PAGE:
The Food and Drug Administration did not have to hold public hearings on complaints that the artificial sweetener aspartame causes health problems, a federal appeals court ruled yesterday.
A three-member panel of the U.S. Court of Appeals here said the FDA did not violate the law when it twice denied petitions by consumer groups for public hearings before approving in July 1984 the use of aspartame in soft drinks and carbonated-beverage syrups.
"Our review of the agency's action is limited to an evaluation of whether it has given consideration to all relevant evidence on the record," the panel said in a unanimous 22-page decision written by Judge Abner J. Mikva.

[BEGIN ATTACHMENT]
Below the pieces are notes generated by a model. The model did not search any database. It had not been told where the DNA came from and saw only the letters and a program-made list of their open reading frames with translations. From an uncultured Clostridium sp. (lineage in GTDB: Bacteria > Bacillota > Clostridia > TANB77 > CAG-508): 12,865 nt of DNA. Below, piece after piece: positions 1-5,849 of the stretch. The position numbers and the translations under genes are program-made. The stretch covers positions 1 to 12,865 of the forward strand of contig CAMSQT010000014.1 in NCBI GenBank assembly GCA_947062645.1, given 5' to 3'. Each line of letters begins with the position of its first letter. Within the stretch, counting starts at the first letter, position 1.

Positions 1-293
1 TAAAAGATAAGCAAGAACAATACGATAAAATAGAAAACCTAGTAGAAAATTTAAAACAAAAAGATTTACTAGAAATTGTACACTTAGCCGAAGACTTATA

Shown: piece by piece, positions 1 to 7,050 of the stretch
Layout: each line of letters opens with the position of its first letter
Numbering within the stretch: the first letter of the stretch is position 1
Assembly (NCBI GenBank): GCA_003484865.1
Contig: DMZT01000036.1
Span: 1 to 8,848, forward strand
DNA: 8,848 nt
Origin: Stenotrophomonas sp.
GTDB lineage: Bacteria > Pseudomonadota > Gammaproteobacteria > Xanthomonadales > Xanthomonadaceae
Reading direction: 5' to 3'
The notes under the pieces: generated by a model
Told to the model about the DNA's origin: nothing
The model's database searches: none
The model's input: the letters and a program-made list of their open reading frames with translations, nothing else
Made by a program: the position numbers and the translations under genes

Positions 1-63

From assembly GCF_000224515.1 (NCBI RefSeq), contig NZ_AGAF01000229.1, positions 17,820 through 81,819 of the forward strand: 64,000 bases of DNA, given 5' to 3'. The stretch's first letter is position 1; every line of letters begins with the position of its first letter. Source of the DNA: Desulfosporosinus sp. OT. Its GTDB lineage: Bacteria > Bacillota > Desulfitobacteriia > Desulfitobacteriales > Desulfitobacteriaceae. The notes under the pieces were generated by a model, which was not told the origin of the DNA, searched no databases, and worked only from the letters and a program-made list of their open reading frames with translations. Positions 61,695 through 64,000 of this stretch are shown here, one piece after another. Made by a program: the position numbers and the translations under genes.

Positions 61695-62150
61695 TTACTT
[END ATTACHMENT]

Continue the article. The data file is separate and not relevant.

"We conclude that the FDA properly denied a hearing after finding the petitioners have raised no material issue regarding the safety of the wet use of aspartame."
The Community Nutrition Institute and other consumer organizations asked the appeals court to order the FDA to hold public hearings on complaints that the sugar substitute causes health problems and should be banned until tested further.
In Skokie, Ill., G.D. Searle & Co., which manufactures aspartame under the brand names NutraSweet and Equal, said it was pleased by the ruling.
"This lawsuit was part of a series of challenges brought by many of the same individuals over the past decade," a company statement said. "Their allegations have been repeatedly considered by courts, regulatory authorities and expert panels around the world, all of whom have concluded that these charges are without scientific or legal merit."